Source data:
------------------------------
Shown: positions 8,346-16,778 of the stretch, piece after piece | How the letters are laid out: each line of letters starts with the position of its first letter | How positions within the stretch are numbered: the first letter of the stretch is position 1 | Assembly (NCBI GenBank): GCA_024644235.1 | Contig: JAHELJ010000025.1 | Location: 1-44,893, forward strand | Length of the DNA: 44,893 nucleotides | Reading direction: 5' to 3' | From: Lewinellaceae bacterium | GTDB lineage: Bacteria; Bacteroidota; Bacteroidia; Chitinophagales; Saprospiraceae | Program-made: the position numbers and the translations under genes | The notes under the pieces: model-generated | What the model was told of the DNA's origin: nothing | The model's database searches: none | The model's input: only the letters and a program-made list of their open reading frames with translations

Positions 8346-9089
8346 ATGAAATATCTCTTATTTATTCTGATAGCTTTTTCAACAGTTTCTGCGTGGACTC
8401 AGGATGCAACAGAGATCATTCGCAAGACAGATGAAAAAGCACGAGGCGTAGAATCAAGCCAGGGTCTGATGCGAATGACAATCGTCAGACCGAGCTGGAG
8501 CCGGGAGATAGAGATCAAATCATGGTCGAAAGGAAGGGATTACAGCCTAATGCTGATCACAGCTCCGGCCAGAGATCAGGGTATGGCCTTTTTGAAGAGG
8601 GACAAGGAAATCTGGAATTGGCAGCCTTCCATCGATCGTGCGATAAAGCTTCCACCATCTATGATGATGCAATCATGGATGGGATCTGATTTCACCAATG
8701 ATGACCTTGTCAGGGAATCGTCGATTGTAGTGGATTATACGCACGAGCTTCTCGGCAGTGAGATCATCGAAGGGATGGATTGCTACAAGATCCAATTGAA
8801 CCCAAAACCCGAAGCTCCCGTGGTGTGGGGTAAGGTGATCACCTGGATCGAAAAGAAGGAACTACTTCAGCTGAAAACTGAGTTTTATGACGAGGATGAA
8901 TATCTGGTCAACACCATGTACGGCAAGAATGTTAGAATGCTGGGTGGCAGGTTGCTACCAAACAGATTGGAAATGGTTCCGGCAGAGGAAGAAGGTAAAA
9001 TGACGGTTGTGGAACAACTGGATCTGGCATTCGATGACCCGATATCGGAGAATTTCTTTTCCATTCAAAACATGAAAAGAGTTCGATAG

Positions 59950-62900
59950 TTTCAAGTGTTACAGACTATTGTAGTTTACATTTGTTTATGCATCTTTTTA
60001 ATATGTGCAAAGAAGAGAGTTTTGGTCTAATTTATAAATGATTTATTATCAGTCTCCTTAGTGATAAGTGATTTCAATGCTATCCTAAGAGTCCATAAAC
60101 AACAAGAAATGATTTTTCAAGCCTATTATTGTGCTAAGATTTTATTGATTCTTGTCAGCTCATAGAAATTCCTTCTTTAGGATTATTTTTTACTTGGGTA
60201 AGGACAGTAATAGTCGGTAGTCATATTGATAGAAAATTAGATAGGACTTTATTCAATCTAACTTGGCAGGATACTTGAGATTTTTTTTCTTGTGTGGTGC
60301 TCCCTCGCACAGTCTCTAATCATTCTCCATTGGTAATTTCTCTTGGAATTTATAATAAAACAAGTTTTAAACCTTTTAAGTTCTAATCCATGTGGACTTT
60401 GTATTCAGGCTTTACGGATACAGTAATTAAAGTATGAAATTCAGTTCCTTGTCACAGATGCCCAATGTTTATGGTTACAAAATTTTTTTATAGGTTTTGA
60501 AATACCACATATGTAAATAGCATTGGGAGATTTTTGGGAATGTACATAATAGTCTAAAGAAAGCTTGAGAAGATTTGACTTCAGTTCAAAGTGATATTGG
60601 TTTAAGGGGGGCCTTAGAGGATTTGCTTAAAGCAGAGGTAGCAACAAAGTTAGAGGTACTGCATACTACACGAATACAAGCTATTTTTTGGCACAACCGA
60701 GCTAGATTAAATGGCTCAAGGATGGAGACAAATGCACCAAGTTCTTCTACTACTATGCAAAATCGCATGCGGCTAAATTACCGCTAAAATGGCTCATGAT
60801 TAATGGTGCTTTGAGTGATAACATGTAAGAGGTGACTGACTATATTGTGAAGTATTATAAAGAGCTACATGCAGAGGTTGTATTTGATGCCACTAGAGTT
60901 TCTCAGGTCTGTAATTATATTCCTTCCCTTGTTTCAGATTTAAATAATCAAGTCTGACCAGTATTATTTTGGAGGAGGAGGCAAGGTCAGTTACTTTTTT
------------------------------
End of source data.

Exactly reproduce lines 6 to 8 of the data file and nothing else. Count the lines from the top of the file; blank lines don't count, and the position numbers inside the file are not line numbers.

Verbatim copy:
8601 GACAAGGAAATCTGGAATTGGCAGCCTTCCATCGATCGTGCGATAAAGCTTCCACCATCTATGATGATGCAATCATGGATGGGATCTGATTTCACCAATG
8701 ATGACCTTGTCAGGGAATCGTCGATTGTAGTGGATTATACGCACGAGCTTCTCGGCAGTGAGATCATCGAAGGGATGGATTGCTACAAGATCCAATTGAA
8801 CCCAAAACCCGAAGCTCCCGTGGTGTGGGGTAAGGTGATCACCTGGATCGAAAAGAAGGAACTACTTCAGCTGAAAACTGAGTTTTATGACGAGGATGAA